Public Release: 

Cardiovascular benefits of long-term fruit and vegetable consumption

American Journal of Clinical Nutrition

Consumption of nutrients that are abundant in fruits and vegetables--such as antioxidants and folic acid--has been linked to a lower incidence of cardiovascular disease (CVD). However, long-term studies focusing on whole-food consumption, as opposed to single micronutrients, are useful because they demonstrate the prolonged and cumulative benefits of a healthy diet. Publishing in the American Journal of Clinical Nutrition, Bazzano et al. examined the relationship between fruit and vegetable consumption and the risk of CVD and stroke in a large group of subjects over a period of roughly 2 decades. They found that stroke incidence and mortality, as well as mortality from ischemic heart disease and CVD, were all significantly reduced in those who consumed at least 3 servings of fruits and vegetables per day.

The research, part of the first National Health and Nutrition Examination Survey (NHANES I), involved prolonged follow-up of 9608 adults ages 25-74 who were randomly distributed by sex, race, and sociological group. All subjects were free of CVD at the study's inception between 1971-1975, and follow-up data on dietary intake, disease and mortality were collected in 1982-84, 1986, 1987, and 1992. In determining average daily servings of fruit and vegetables, the researchers used both a 3-month food frequency questionnaire detailing the subjects' usual consumption and a 24-hour dietary recall record. Those who had consumed at least 3 servings per day of fruits and vegetables had a 27% lower incidence of stroke and 42% lower stroke mortality rate among all subjects, and risk of death from ischemic heart disease and CVD was reduced by 24% and 27%, respectively. Men appeared to benefit more than women and whites more than nonwhites from frequent fruit and vegetable consumption with a few exceptions, such as a 53% reduction in stroke mortality for women versus a 23% reduction for men. A 15% reduction in risk from death for all causes was related to the frequent association of fruit and vegetable consumption with other healthy habits such as regular exercise, refraining from smoking, and having a low dietary intake of cholesterol and saturated fat.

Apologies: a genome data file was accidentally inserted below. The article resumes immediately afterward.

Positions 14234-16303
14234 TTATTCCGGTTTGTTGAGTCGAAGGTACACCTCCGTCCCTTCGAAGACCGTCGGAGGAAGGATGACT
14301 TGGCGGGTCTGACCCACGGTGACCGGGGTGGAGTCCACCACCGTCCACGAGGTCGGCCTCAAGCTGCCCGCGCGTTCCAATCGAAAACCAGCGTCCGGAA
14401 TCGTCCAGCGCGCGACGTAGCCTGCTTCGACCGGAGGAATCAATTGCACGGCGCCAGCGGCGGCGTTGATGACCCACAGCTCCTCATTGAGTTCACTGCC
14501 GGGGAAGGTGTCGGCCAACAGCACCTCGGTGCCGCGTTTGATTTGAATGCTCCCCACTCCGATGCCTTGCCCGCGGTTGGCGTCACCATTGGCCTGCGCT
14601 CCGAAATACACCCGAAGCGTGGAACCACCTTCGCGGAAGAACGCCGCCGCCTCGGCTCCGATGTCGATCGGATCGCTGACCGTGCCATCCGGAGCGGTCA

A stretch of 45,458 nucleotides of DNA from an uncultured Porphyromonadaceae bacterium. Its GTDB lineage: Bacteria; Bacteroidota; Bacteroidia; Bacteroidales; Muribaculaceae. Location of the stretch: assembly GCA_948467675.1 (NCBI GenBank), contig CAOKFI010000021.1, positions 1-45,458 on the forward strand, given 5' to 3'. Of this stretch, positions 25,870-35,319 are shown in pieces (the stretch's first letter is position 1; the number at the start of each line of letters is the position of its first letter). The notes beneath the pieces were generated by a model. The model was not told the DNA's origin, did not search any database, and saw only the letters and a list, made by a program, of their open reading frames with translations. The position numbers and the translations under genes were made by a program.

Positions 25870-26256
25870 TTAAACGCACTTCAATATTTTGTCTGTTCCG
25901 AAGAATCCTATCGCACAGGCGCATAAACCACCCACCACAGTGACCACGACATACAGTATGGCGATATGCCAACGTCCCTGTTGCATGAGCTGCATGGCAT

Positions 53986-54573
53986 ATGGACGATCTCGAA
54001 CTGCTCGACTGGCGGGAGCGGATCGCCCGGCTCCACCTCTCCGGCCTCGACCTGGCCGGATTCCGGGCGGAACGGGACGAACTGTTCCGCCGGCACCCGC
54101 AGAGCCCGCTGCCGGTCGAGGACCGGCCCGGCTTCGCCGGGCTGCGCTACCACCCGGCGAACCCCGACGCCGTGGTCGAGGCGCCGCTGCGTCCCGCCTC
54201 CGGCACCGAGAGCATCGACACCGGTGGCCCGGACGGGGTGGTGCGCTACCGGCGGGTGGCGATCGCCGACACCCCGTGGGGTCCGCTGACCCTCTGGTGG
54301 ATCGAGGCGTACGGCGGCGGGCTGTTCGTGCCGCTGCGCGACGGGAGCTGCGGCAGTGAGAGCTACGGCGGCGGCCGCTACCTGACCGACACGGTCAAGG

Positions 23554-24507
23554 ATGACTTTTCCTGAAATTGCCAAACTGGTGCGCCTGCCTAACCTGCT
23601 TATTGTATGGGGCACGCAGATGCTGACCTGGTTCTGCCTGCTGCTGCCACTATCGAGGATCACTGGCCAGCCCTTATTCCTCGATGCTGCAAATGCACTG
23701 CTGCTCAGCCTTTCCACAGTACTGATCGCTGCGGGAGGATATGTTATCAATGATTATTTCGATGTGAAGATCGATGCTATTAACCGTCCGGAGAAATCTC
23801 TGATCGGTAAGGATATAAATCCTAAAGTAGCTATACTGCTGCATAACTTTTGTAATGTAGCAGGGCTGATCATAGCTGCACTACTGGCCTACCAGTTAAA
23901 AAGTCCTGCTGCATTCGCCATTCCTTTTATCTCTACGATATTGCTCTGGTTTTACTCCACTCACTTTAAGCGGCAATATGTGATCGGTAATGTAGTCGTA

An accompanying editorial by Rimm emphasizes that the true benefits of fruit and vegetable consumption may be even higher than those found in the NHANES I Study, which designated only "low" (<1 serving/day) or "moderate" (at least 3 servings/day) intake of fruits and vegetables. Recent advances in the development of eating pattern scores may translate more readily into complete dietary guidelines for the public that could maximize the CVD-preventative potential of a healthy diet.

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Bazzano, Lydia A. Fruit and vegetable intake and risk of cardiovascular disease in US adults: the first National Health and Nutrition Examination Survey Epidemiologic Follow-up Study. Am J Clin Nutr 2002;76:93-9.

Rimm, Eric B. Fruit and vegetables--building a solid foundation. Am J Clin Nutr 2002;76:1-2.

This media release is provided by The American Society for Clinical Nutrition to provide current information on nutrition-related research. This information should not be construed as medical advice. If you have a medical concern, consult your doctor. To see the complete text of this article, please go to:

http://www.faseb.org/ajcn/July/13347-He.pdf

http://www.faseb.org/ajcn/July/13785-Rimm.pdf

For more information, please contact: jhe@tulane.edu or erimm@hsph.harvard.edu

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